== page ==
“I’m well trained, so I don’t need to practice.”  Practice is essential to keeping skills sharp.  They can degrade with alarming rapidity.  You can do a lot of practice at home, if you can’t get to the range, by dry firing an unloaded gun pointing at a safe object.  You can also practice holstering and unholstering your gun every day that you carry it, if you have a safe direction for that activity.  Practice as if your life depended on it, because it does.

“I’m fully trained, so I will be able to take care of any situation properly.”  Hubris.  No training can cover every kind of situation. Expect real life to be quite different from your training.  There is no perfectly good response to any real situation, nor is there any perfectly bad one. Remember that on OK plan executed immediately is far better than a perfect plan executed a little too late.  Know that you won’t perform as well as you would like.  Then in the aftermath, you might be kinder to yourself, and experience less post shooting trauma.

“If I have to shoot someone, I’ll aim for the legs, because I don’t want to kill anyone.”  When you shoot someone in self-defense, you don’t get to choose whether they live or die.  You could hit the femoral artery in his leg, and he could bleed out before an ambulance arrives.  You could shoot him in the chest, and he might have an easily survivable wound.  If your assailant is running, or even moving, his arms and legs will be in motion, making them very hard to hit.  If you try to shoot an arm or leg, you are likely to miss or have the shot go through and through; at best that keeps you in danger longer, at worst your round could hit a bystander.  The best place to aim is the center of the largest part of his body that you can see.  Usually that is the torso.  Your intention, in a confrontation like this, should be to stop him, not to kill him, not to wound him.  The best way to stop him is one or more well-placed hits in the center of his body.  Most handgun wounds are survivable, so he will probably survive even in you hit him squarely in the center of mass.  Shots placed there will stop his violent actions more effectively than peripheral hits in an arm or leg.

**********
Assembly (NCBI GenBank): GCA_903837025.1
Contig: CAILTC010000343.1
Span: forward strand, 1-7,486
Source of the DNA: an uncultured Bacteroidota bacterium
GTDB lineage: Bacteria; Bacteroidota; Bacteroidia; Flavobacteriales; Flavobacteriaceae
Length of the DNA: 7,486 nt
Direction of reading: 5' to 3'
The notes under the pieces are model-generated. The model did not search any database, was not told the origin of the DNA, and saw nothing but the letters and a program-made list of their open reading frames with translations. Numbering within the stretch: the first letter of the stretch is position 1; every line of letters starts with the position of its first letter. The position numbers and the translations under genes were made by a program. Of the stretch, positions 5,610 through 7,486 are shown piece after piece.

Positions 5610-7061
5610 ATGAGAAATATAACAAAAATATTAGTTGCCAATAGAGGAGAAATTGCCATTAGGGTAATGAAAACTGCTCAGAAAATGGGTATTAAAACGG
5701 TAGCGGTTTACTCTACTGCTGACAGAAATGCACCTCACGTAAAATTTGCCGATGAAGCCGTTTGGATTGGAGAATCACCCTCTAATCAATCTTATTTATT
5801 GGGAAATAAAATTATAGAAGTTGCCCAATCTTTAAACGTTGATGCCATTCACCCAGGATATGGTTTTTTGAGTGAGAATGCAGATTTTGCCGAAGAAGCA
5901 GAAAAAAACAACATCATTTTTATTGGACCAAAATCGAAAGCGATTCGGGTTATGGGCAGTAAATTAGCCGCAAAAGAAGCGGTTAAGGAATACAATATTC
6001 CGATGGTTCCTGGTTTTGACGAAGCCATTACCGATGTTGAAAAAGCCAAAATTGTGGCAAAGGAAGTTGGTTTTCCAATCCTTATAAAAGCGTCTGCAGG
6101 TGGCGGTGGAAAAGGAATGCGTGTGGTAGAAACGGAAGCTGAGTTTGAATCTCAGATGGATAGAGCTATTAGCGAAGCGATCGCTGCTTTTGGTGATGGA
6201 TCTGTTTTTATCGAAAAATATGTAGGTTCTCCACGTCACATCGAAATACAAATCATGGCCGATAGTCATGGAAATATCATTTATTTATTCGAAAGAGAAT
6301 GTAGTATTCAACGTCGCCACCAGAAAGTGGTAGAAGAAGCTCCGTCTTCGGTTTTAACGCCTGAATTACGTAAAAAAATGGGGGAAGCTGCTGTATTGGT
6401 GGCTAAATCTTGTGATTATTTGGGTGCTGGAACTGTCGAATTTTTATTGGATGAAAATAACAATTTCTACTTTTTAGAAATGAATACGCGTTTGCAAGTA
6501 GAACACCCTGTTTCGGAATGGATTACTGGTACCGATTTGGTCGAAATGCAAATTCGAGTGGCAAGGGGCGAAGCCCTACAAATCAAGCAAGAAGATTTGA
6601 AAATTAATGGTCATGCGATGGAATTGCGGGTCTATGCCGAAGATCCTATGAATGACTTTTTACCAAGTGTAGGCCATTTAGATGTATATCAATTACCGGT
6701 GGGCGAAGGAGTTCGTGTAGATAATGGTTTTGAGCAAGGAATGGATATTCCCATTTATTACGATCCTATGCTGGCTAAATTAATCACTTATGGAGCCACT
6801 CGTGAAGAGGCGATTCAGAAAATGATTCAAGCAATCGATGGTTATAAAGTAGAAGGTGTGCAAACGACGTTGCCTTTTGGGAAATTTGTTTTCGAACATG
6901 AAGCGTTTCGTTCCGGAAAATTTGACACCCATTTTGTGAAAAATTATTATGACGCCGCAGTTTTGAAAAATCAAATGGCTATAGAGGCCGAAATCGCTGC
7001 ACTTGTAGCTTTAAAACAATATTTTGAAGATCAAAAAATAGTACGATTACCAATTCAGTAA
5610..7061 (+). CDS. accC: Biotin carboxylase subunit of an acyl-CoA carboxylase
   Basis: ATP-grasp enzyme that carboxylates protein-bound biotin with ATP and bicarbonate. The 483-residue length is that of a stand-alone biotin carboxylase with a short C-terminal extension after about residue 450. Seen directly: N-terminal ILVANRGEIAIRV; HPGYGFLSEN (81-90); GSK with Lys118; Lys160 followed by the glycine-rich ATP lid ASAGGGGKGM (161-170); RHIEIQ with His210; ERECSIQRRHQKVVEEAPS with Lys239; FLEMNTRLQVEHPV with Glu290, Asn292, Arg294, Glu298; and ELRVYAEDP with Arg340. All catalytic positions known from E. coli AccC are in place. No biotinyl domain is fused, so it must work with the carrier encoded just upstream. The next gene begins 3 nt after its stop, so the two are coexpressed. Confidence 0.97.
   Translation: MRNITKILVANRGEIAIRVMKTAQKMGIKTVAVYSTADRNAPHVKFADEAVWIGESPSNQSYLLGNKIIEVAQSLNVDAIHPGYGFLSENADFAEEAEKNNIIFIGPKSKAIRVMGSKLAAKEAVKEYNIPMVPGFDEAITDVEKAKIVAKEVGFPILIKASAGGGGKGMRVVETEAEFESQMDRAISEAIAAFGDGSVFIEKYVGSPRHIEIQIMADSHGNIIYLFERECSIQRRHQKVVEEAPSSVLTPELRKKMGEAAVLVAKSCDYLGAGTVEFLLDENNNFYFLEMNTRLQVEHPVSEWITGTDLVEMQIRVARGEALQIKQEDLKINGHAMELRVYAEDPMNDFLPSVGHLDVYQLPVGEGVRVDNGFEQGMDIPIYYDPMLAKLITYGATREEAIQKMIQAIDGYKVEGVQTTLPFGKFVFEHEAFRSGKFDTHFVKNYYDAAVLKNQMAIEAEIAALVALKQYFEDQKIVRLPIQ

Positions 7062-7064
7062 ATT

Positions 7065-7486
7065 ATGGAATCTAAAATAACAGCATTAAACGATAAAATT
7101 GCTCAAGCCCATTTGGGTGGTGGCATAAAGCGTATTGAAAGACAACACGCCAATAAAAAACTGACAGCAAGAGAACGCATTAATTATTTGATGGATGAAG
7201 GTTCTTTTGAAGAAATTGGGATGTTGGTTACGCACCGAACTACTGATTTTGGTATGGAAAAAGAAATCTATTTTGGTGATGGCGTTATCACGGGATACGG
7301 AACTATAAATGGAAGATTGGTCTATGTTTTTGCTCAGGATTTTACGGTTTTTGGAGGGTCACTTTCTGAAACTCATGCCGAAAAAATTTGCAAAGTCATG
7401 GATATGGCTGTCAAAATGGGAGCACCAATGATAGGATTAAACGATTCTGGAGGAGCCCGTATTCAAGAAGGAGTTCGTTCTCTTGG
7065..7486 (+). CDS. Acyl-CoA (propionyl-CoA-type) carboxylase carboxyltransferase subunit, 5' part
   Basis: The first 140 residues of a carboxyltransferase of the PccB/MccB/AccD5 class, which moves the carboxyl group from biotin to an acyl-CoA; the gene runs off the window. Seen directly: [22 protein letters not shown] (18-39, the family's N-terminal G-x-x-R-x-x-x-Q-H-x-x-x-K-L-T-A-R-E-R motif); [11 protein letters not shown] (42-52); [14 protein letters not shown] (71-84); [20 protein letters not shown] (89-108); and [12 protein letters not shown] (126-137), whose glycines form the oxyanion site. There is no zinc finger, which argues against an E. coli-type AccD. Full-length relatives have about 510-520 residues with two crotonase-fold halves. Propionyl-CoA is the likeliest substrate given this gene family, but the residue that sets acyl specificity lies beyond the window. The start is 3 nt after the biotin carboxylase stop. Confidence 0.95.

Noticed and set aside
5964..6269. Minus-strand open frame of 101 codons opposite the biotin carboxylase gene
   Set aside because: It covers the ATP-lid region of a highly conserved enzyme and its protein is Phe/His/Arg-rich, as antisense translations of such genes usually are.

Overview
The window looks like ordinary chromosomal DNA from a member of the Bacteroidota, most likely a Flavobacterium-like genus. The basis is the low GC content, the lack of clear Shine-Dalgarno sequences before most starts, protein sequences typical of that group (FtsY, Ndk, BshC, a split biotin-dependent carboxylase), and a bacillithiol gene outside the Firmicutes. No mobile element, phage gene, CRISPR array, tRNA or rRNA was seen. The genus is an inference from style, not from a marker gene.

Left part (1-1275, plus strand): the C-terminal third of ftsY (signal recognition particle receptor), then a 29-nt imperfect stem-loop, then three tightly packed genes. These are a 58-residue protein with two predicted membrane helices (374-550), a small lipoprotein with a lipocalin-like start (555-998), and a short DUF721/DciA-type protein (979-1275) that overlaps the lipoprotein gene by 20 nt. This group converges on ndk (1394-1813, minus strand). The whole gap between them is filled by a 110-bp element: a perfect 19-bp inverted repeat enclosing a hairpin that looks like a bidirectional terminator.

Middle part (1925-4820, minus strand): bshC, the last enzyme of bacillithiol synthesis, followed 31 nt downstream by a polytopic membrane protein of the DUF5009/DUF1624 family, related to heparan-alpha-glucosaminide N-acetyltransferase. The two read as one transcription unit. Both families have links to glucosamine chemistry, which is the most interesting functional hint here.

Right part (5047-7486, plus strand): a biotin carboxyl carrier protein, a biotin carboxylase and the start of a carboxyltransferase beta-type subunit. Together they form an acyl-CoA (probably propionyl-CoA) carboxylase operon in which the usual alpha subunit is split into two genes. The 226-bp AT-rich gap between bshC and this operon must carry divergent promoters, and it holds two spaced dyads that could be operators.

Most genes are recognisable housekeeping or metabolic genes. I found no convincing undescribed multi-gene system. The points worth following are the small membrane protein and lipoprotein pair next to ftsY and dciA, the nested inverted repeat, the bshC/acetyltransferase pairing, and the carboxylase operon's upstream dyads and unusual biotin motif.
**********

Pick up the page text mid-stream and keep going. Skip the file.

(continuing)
“When I’ve hit someone and he falls down, I’ll stop shooting.”  Falling down doesn’t mean being out.  Someone on the ground might still be conscious, might still have his weapon in hand, and might very well still be capable of continuing to attack you.  Keep your gun trained on him.  Back as far away from him as you can, taking cover if there is cover to be had.  Tell him not to move, and watch like a hawk in case he continues to fight.  If he still has a gun and tries to use it, you might have to shoot again.

“I’ll be safe because I’m with other people.”  There is often some safety in numbers, but nothing is guaranteed.  Plenty of attacks have happened in well-populated places.  Plenty of attacks have happened to groups of two or more friends together.  Don’t drop your guard just because you aren’t alone.

“The safest thing to do is call 911 first, to get the police on the way, and then deal with the situation.”  Sometimes that is practical, but not always.  For example, if someone is breaking into your home at night, your first action should be to get your home defense gun in hand.  If someone else can call 911 while you do this, that’s great, but if you are alone, get your gun first, then dial 911.  This is because you might need your gun in seconds, while police will take some number of minutes to arrive.

This article first appeared in the May-Jun 2010 issue of Women&Guns magazine.  Copyright © 2010 Lyn Bates